I loved reading this book and could imagine sitting at a table across from Hemingway in one of those Paris cafes as he sharpened his pencils and lost himself in his writing. The book was published in 1964, three years after Hemingway’s death, it is important to know that I think when reading it. I hope it is not too intrusive to be reading something that Hemingway didn’t have the final say over publishling himself

I’m curious to read more about this fascinating group of people and to read some of Hemingway’s stories – I suspect his style of writing would either appeal or not, with not much inbetween, I hope I love it.

I have especially enjoyed reading this knowing that Bellezza has also been reading it at the same time and I can now see why people enjoy read a longs so much – I can’t wait to read Bellezza’s thoughts on this and am going to head over there now to find out….

12 responses to “A Moveable Feast – Ernest Hemingway

  1. I read this years ago ,but after reading The most beautiful walk which reference’s this a lot I will be rereading it soon as I want feel the paris he describes again ,all the best stu

    • Stu – He really does describe Paris so well – I have visited before but after reading this and also your review of The most beautiful walk I feel like I didn’t see it at all! Wishing you lots of enjoyment when you re read it.

  2. I loved reading this, inspired by Bellezza (and you). (I have the Paris Wife on hold at the library & I’m looking forward to the same comparison.) I wasn’t very fond of Ernest at the end, because of that detachment. But I did read somewhere that his wife Mary, who prepared this manuscript for publication, might have edited out an apology to Hadley because she (Mary) wanted to diminish the importance of his first marriage (they did seem to be in love!)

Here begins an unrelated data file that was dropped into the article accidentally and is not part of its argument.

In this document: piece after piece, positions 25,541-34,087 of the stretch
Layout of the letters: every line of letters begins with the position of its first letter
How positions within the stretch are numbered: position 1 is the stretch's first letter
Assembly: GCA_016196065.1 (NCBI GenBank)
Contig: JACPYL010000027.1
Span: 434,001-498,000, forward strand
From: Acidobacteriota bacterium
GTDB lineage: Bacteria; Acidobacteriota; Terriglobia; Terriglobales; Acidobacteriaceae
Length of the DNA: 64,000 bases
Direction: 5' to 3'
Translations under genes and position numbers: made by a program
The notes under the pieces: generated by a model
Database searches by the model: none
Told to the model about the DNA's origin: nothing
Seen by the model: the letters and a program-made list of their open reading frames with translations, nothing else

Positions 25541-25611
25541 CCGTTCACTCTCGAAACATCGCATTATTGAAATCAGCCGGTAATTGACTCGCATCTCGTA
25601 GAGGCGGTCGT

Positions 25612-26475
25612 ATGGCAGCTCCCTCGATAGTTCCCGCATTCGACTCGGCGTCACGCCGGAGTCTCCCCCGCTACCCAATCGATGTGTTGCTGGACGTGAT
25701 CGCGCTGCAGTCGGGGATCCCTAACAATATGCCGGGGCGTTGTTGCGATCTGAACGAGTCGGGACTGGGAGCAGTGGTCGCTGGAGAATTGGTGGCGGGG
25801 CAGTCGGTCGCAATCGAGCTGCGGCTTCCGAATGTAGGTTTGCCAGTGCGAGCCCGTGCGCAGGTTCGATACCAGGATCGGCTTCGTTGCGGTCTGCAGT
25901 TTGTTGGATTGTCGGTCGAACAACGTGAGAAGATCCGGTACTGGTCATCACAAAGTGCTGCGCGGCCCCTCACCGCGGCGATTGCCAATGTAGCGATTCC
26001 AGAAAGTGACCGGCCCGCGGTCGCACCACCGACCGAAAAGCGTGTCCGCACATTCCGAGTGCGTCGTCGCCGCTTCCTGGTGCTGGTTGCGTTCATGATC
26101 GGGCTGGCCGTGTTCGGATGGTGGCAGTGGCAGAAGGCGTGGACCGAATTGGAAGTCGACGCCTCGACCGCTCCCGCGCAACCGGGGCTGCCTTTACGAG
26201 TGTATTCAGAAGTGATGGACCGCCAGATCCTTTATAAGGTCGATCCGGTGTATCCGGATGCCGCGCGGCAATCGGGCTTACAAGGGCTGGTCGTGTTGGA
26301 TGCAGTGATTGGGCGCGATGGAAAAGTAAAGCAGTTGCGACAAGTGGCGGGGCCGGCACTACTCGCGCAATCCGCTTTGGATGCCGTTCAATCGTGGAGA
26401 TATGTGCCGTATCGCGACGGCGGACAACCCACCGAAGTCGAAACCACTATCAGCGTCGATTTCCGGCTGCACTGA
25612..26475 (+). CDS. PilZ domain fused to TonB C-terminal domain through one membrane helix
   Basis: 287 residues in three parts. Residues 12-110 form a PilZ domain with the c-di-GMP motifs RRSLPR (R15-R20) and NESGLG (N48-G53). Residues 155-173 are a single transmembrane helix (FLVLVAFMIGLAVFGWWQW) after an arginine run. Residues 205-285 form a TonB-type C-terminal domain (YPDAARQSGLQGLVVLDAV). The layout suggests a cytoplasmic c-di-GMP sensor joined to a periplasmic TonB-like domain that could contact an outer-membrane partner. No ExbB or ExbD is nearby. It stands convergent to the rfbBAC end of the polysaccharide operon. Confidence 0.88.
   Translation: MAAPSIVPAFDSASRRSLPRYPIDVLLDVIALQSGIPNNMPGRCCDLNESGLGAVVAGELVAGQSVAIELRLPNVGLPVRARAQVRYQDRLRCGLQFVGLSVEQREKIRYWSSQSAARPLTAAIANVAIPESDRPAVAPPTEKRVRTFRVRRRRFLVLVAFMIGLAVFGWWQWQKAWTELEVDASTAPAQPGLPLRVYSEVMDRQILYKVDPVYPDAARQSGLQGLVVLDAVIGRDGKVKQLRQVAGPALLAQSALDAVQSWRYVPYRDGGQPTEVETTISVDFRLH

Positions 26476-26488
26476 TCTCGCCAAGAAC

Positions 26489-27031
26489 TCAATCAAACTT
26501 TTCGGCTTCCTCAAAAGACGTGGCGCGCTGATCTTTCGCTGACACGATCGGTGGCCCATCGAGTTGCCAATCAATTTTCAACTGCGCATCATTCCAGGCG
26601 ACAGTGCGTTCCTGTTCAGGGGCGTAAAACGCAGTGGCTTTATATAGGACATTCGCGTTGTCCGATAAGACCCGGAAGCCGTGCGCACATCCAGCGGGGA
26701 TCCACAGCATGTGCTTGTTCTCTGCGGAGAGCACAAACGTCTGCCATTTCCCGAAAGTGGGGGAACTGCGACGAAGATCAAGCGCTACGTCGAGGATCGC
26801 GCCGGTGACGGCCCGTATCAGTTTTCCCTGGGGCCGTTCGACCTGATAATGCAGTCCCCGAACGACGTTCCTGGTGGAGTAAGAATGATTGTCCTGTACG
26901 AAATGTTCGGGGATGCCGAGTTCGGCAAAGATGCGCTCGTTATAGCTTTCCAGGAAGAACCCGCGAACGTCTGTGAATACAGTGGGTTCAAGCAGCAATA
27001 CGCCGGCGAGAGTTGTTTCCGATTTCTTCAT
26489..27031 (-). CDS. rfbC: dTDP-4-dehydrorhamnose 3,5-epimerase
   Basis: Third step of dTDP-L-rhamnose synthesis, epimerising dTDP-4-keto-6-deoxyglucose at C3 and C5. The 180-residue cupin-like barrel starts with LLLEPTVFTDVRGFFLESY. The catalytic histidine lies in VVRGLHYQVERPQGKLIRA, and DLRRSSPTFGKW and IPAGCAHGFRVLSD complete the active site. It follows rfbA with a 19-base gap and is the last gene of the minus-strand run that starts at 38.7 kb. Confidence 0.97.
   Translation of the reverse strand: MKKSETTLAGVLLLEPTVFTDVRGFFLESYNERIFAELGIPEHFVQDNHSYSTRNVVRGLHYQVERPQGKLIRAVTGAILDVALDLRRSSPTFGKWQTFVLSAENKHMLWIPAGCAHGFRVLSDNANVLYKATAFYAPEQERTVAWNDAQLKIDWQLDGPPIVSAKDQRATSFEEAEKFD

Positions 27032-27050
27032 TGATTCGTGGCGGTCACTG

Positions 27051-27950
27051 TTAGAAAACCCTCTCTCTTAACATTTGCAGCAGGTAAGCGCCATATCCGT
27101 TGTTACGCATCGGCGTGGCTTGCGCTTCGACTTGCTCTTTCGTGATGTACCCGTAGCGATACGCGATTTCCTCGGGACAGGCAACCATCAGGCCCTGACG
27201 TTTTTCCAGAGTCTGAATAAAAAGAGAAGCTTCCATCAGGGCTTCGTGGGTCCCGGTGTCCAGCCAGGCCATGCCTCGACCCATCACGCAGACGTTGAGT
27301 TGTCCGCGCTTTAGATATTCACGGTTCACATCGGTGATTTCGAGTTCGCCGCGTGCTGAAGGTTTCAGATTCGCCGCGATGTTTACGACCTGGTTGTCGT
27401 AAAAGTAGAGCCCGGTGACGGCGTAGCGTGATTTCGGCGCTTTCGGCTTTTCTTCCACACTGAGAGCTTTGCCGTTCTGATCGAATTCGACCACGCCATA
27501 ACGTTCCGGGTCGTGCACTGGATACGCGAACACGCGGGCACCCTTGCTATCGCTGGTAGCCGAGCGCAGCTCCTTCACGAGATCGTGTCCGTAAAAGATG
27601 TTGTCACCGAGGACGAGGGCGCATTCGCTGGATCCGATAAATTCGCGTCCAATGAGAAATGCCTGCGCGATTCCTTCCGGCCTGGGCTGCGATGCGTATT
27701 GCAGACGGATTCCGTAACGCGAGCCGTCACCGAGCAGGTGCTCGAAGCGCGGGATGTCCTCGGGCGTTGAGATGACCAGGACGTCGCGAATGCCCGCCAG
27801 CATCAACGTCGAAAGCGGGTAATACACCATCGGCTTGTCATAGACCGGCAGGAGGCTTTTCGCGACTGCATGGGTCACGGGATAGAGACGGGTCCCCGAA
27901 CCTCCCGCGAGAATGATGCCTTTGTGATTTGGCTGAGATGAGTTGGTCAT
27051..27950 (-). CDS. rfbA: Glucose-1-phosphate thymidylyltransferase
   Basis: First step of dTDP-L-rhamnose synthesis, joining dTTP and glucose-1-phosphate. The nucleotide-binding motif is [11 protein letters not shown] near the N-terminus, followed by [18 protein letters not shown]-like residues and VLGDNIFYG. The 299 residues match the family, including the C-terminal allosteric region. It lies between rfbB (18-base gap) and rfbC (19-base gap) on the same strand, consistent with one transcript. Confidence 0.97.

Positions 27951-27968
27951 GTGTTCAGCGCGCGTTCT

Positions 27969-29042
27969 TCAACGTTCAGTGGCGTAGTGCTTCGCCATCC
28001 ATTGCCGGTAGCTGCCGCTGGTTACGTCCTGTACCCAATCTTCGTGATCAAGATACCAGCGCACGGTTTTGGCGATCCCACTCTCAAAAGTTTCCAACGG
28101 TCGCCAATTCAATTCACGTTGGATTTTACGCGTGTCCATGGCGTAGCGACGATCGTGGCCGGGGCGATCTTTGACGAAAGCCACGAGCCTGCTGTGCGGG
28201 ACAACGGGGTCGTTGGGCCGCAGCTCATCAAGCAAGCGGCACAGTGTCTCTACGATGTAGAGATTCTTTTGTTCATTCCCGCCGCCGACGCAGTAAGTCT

• Audrey – how lovely that you read this along with us. I’m going to head over now to read your review. I’ll look forward to your thoughts on The Paris Wife as well – I really loved that book and feel it’s opened by eyes to a whole new world. Yes I’m not sure what I thought of Ernest after reading A Moveable Feast, I’m know one thing I wouldn’t have wanted to be married to him! I also read that there was controversy over the book and the editing, all very interesting and adds to the intrigue of it all. But yes, they really seemed to be in love didn’t they?

  3. First of all, Tracey, let me say how much I enjoyed reading this with you! It’s very fun to have a reading partner, to know that as you’re flipping the pages be it ever so slowly in order to catch every nuance, someone is doing the same in her house.

    I love how you wrote your review in a narrative. I was at rather a lost when it came to writing this last night, and I ended up putting down my favorite passages, those which I’d highlighted during the course of my reading. But, I think your narrative is more effective.

    I could see myself sitting across from him, too, as he did just what you said: live and breathe Paris. The only thing I found a bit odd was his definition of poor. Sure, there wasn’t a lot of extra money, but to sit at cafes in that city? To see the people and attend the parties and develop one’s career with one’s notebook and two sharpened pencils? Surely that isn’t exactly ‘poor’ in my book! (I tend to thing of the ghettos of inner cities, such as Chicago, when I think of poor.)